Life After Bilski

Patents and Intellectual Property

Article Snapshot


Mark Lemley, Michael Risch, Ted Sichelman and R. Polk Wagner


Stanford Law Review, Vol. 63, No. 6, p. 1315, 2011


In Bilski v. Kappos, the Supreme Court accepted that business methods could be patented. The opinion left courts struggling to decide when ideas are too abstract to be patented. The patentability of abstract ideas results in overbroad patents.

Policy Relevance

Patent claims should be limited to a set of practical applications of an idea. This leaves room for later inventors to improve the invention.

Main Points

  • In 2010, in Bilski, the Supreme Court declined to rule that business methods were too abstract to be patented; patents on software raise similar issues.
  • Federal Circuit cases ruled that a process was patentable only if tied to a particular process or if it transformed an article to another state (the “machine-or-transformation” test).
    • The Supreme Court described this test as “useful and important.”
    • Since then, courts and the patent office have relied too much on this rule.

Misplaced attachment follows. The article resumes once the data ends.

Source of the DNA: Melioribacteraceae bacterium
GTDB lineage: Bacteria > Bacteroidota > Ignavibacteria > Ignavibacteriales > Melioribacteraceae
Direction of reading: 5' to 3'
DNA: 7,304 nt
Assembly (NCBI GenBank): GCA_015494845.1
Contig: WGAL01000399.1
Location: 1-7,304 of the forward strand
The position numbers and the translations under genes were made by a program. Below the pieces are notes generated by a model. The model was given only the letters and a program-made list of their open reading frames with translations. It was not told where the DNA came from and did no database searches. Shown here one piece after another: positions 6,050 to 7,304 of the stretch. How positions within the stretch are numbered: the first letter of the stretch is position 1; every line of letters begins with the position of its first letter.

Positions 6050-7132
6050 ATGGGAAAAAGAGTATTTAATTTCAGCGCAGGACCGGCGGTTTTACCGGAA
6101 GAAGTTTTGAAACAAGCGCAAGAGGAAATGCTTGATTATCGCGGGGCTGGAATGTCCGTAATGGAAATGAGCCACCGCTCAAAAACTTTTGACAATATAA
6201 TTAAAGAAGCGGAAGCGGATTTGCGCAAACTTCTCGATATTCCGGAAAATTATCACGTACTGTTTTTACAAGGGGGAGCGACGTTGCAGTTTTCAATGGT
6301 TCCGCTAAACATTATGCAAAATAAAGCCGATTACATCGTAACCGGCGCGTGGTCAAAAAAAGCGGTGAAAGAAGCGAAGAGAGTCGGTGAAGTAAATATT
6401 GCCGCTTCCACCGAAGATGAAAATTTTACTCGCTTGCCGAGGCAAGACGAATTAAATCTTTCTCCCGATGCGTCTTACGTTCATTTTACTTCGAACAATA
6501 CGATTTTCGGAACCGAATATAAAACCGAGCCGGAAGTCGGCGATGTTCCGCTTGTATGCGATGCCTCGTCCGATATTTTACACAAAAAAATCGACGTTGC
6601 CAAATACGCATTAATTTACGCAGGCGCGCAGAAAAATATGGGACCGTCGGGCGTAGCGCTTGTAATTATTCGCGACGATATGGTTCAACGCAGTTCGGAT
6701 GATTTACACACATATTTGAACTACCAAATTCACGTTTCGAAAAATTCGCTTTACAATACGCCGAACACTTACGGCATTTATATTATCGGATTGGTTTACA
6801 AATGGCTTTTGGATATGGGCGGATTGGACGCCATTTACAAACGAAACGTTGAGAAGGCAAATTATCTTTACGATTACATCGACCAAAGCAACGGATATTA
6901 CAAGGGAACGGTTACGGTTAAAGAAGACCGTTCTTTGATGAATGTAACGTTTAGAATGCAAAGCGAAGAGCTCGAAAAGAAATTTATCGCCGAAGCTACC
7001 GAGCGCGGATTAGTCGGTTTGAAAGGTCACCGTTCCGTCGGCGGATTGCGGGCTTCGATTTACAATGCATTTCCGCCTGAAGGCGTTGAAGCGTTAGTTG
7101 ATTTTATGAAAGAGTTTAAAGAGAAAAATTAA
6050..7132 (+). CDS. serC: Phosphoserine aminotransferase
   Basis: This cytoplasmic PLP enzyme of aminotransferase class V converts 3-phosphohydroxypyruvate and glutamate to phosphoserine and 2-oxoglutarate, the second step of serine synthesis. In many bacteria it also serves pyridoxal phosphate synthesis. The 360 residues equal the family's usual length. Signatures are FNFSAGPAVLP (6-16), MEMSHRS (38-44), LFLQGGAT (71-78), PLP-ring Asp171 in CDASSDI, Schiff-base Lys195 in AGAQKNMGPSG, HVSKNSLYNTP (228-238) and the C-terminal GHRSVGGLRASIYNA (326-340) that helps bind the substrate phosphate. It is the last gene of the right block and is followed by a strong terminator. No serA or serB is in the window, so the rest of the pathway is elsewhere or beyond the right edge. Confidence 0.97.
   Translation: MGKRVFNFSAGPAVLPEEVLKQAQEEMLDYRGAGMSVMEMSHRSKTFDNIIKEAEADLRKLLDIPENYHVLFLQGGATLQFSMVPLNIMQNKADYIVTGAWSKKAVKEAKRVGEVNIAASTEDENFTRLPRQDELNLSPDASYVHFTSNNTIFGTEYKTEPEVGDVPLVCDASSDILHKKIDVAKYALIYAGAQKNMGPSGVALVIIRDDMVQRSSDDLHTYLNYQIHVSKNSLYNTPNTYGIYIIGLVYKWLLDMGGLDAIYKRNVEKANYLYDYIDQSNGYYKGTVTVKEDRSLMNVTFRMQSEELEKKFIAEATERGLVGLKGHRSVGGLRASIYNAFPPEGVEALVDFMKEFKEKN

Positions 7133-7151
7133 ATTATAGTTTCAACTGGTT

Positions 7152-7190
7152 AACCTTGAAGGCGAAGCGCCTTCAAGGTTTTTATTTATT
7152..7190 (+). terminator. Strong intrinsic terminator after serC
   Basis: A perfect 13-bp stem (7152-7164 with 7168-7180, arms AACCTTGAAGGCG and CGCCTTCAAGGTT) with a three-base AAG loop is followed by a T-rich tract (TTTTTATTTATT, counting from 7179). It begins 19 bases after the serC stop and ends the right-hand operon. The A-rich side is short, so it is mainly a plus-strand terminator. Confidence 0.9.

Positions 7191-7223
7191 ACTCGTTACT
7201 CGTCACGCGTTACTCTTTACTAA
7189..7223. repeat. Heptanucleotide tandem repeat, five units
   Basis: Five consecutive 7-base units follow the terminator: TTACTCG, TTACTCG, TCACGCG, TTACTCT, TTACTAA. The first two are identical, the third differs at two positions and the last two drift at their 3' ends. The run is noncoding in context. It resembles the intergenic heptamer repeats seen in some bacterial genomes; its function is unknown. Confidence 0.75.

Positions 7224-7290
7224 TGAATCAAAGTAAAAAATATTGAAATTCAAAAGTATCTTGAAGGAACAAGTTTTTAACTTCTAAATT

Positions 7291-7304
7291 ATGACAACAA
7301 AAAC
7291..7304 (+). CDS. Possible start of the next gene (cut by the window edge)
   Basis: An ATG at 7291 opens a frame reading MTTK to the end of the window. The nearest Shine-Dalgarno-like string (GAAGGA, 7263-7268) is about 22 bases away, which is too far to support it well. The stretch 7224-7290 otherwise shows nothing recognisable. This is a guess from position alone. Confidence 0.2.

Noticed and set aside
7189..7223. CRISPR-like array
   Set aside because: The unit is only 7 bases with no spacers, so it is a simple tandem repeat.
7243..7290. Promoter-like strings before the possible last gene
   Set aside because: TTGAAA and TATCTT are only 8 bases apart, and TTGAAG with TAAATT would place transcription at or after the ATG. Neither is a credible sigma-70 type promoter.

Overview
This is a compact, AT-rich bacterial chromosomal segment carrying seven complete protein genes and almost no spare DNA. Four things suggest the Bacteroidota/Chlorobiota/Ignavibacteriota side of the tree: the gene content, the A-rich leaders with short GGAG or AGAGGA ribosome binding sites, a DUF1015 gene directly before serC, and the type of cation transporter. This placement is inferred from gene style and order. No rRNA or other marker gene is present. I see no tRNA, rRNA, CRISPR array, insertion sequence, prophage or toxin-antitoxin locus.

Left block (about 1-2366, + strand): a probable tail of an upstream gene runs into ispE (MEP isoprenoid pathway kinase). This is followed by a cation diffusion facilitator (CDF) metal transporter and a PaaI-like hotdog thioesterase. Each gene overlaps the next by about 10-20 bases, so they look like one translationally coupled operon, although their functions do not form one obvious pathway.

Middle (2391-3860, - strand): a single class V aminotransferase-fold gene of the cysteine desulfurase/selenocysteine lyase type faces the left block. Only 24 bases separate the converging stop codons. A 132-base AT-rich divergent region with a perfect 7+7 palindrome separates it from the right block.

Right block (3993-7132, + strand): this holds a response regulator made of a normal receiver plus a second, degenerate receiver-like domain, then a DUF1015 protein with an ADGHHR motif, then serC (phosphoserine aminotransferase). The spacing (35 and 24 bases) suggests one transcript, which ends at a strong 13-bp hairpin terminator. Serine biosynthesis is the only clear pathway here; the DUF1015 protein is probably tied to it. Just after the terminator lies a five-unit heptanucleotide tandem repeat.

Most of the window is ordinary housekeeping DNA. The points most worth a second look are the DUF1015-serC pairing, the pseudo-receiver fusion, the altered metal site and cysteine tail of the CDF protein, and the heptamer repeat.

• The machine-or-transformation test is flawed and unclear.
    • If “machine” means “any machine,” then any computer process is patentable.
    • Are bits of data “transformed” in a computer?
  • Courts should recognize that abstract ideas should not be patented to prevent inventors from claiming their ideas too broadly.
  • Under the machine-or-transformation test, a program that displays CAT scan results was patentable, but one that used calculations to shade computer images was not. The real issue is that the second patent was too broad.
  • Patent claims should be limited to a specific set of practical applications of an idea.
    • Such a limit would clarify the resulting patent.
    • Later inventors would have more leeway to improve the invention.
  • Courts need not define patentable or unpatentable subject matter, which is incoherent (it is hard to distinguish software from nonsoftware patents).
  • A test for overly broad claims allows courts to focus on the key question of whether the patentee’s claims are proportionate with the invention’s real contribution.


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